The information provided on this blog is to, the best of our knowledge, accurate and up-to-date as of the date of posting. However, please be aware that information can change rapidly and without notice. Therefore, we cannot guarantee the accuracy or completeness of the information presented after the posting date. It is advised that readers exercise due diligence and independently verify the accuracy of information they find on this blog news feed. Here are links to the most current information available in relation to our Membership, Saskatchewan Case Law, and Saskatchewan Legislation.
A travelling exhibit that tells the history of the Sixties Scoop, and its survivors will be on display at the Prince Albert Public Library (125 12 St. East) on Monday, October 4, 2021, from 10:00 AM – 4:00 PM.
The “Sixties Scoop Indigenous Society of Alberta” (SSISA), in partnership with the Prince Albert Public Library and the Legacy of Hope Foundation, is bringing the Bi-Giwen: Coming Home – Truth Telling from the Sixties Scoop exhibition to various Saskatchewan locations. The first of its kind exhibit shares the experiences of survivors, including twelve personal testimonials of strength and resilience.
On January 7th, 2019, Premier Scott Moe delivered a formal apology for past practices that lead to the removal of Indigenous children from their families, resulting in a loss of culture, identity and connection to their communities. The effects of the Sixties Scoop are still felt by survivors and their families today.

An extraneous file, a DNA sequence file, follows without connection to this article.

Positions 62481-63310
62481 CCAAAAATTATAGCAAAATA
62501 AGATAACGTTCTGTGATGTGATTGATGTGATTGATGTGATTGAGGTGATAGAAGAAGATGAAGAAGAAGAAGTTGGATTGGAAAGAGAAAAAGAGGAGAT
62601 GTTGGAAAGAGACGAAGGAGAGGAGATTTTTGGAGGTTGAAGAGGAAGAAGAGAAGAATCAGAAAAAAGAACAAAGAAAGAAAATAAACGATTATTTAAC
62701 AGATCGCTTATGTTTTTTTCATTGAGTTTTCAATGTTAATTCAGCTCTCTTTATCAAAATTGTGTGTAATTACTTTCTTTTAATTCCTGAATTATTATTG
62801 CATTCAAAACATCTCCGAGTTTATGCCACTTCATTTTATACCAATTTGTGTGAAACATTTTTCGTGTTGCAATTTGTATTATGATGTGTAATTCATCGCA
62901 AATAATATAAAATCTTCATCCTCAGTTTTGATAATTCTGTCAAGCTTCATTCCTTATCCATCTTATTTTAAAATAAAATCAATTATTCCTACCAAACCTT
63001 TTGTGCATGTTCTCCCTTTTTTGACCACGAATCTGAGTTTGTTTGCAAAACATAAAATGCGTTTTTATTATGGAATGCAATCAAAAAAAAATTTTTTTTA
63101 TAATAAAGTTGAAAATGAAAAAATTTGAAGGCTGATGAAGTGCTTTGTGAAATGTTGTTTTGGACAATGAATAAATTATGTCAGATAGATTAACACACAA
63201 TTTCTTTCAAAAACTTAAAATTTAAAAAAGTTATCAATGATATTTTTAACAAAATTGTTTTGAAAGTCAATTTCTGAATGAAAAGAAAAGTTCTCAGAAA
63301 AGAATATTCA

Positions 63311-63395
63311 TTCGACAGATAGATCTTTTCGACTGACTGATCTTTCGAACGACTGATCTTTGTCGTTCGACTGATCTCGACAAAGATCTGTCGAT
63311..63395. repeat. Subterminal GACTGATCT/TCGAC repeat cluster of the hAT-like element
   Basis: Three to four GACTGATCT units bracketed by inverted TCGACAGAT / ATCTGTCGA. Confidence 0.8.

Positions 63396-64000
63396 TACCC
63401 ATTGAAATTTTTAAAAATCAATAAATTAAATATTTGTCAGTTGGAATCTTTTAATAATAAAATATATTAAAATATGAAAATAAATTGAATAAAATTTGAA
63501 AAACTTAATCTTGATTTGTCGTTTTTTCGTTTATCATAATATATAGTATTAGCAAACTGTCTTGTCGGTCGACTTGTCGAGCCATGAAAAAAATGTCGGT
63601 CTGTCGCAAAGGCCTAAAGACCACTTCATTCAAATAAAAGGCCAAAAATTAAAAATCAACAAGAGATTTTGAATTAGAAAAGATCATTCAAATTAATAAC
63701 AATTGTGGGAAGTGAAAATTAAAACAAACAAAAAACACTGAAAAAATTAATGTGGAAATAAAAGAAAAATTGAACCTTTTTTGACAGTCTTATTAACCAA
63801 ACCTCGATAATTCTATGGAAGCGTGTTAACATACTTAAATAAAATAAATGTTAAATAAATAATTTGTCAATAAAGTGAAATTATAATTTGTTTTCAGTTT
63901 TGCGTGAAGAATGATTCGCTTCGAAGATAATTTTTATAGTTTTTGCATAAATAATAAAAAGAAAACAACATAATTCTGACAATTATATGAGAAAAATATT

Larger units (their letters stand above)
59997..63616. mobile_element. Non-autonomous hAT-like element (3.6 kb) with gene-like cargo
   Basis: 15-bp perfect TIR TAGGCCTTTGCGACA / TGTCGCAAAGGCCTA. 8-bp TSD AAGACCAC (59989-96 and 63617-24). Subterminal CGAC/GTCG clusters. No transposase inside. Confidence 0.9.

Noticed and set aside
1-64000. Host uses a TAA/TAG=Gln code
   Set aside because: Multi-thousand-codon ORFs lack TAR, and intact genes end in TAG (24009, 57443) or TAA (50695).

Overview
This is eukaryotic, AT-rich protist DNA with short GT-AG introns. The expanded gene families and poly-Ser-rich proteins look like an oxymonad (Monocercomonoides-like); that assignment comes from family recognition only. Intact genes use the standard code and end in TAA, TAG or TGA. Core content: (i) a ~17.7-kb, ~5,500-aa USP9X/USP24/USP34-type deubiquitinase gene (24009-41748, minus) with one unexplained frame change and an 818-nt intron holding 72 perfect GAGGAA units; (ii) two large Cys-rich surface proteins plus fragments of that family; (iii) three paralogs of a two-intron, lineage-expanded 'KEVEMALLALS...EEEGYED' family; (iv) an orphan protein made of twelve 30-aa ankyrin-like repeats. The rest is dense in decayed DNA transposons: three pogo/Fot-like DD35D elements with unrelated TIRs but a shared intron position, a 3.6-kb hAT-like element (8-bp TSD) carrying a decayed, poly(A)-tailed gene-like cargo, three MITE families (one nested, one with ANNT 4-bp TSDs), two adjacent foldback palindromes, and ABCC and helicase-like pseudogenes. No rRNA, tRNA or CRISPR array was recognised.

“The Sixties Scoop Indigenous Society of Alberta (SSISA) is proud to bring this exhibit to Prince Albert that describes the powerful and emotional stories and devastating impacts of Sixties Scoop in Canada. We are grateful for the ongoing support of the Prince Albert Public Library and the partnership with the Legacy of Hope Foundation, as we showcase this exhibit throughout Saskatchewan. The exhibit is an opportunity to share and educate Canadians about the history of Indigenous people in relation to the Sixties Scoop”.
– Adam North Peigan, President, Sixties Scoop Indigenous Society of Alberta
The Sixties Scoop refers to government practices across Canada from the 1950’s to the 1980’s that led to an unknown number of First Nations, Metis and Inuit children taken from their parents, families and communities by child intervention services and placed in non-Indigenous families. Many of these children experienced abuse, mistreatment and neglect and lost touch with their families, communities, culture and traditional language.
The exhibit, Bi-Giwen: Coming Home – Truth Telling from the Sixties Scoop will travel to Regina, Saskatoon, Prince Albert, North Battleford, Yorkton and Swift Current.